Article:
Since the 1990s, the growth of Cuban rock record production has been linked to the promotion of "national rock," a term to designate bands that have their own repertoire, no matter in the language in which they sing. The reason is obvious. Groups whose repertoires are made up of covers covers or versions do not have a powerful motivation to invest money in producing a record of successes that we all know and made others famous, and similar reasons attend record companies. As a result, very few of these bands have more than models with few themes (the exception is the Rock Club CD Rock Club de la agrupación Dimensión Vertical, un álbum de 2005 bajo el sello Presto, y compuesto por catorce cortes originales de bandas como Toto, Tito Puentes, Credence Clearwater Revival, Kansas, y Free, entre otras. El álbum no fue incluido en la Feria Internacional Cubadisco por no considerarse rock nacional, según me comentaron sus integrantes) .
Now, as the nineties progressed, a new generation joined the scene, rock and trova found an increasingly frequent melting point in which “a profusion of styles was cultivated (progressive rock , jazz rock, pop rock, grunge, acoustic rock) ” as a resource to differentiate loudly in the national context, explains journalist and researcher Humberto Manduley in his book Hierba Mala. A history of rock in Cuba (La Luz, 2015). Manduley himself adds that in those years the number of recordings increased and "just then began to gain strength 'the demo' as a finished product", a phenomenon marked by the intention to perpetuate the personal work, and facilitated by economic and technical aspects that lowered the recording costs.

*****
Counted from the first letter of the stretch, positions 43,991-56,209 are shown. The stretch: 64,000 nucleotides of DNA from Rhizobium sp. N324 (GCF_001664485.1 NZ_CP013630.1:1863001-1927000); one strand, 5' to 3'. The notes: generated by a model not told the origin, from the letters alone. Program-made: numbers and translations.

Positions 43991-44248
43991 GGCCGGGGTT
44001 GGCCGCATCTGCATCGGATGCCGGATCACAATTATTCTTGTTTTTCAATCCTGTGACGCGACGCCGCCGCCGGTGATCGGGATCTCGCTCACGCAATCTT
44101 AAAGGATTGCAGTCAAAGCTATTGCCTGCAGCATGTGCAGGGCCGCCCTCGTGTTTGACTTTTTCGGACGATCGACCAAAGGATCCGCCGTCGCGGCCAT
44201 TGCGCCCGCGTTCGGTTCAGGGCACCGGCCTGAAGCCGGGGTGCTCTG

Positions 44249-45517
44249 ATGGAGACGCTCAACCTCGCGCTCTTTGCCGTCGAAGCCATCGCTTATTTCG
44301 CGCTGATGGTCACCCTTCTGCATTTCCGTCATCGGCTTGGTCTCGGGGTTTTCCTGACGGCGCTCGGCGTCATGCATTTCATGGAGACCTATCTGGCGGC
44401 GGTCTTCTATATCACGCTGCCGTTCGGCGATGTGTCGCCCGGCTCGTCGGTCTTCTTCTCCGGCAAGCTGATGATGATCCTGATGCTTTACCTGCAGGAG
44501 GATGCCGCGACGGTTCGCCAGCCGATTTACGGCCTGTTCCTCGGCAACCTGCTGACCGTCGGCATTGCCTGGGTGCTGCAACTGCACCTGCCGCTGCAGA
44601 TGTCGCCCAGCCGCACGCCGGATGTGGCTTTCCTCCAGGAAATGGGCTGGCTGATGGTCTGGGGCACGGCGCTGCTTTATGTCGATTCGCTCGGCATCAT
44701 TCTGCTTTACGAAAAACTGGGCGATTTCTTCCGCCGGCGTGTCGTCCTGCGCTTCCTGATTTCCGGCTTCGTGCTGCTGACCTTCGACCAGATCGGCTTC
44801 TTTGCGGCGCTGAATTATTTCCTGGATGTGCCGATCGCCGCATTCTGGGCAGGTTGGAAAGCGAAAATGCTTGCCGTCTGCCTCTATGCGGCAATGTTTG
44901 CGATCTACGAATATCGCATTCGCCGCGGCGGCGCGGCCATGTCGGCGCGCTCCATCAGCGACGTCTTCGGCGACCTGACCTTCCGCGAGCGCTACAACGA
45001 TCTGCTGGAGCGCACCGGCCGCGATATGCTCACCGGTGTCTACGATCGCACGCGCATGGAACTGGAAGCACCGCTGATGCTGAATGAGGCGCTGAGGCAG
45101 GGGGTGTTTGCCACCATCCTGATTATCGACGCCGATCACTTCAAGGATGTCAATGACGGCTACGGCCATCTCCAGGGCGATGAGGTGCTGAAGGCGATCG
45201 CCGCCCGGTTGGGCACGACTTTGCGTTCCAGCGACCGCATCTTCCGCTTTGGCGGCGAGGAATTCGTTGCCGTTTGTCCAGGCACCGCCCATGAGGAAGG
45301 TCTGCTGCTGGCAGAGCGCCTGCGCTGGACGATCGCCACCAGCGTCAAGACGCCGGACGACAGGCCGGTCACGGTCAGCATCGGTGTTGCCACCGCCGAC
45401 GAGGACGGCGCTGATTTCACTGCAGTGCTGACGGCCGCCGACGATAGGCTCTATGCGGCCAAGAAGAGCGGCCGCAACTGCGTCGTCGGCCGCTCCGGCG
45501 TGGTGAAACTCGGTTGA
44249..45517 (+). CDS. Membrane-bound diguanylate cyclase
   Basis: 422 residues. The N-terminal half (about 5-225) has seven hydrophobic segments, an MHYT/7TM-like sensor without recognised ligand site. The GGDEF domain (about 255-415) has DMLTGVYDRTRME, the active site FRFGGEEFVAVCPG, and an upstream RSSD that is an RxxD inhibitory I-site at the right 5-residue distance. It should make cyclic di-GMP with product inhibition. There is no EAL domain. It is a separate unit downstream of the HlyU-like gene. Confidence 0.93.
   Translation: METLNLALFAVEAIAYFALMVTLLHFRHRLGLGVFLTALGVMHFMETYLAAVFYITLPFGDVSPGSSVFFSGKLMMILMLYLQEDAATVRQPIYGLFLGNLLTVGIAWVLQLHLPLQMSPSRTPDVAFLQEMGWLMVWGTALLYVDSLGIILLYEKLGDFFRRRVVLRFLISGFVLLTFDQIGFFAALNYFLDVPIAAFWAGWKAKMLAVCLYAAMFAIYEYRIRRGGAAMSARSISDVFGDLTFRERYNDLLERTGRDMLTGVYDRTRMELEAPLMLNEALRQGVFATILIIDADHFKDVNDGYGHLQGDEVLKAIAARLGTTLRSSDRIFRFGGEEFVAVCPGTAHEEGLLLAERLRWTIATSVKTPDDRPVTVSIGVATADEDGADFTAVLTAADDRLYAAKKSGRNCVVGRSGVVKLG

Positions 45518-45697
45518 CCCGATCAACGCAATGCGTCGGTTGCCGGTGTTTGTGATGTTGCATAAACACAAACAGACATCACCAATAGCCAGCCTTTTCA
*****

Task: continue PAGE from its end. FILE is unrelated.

During those years many Cuban albums were presented with independent and official labels in cassette and CD format. Most are included in this list that illustrates the variety of national rock and the interest of various labels, some foreigners, in that decade: Acorralada, Tanya (Egrem); Sin azúcar and Al duro y sin guante, Garage H (Esan Ozenki); Habana Abierta and 24 horas, Habana Abierta (BMG Ariola); Ssaliendo a flote,Varias agrupaciones (Compilation. Egrem); Verde melón,, Superávit (Bis Music); Hijos de San Lázaro, Zeus (Tercer Milenio); Sin mirar atrás, Elévense (Egrem); Pollos de granja and El monólogo del caracol, Perfume de Mujer (Luna Negra); Séptimo cielo, Athanai (Nomorediscos); Cuando duerme La Habana and Mucho cuida’o, Moneda Dura (Egrem); Solitario, Extraño Corazón (Egrem); Pretention, Nelson y la Cámara Gamma (Egrem), The strange man, En los límites del barrio, and Orishas, Síntesis (con distintas disqueras).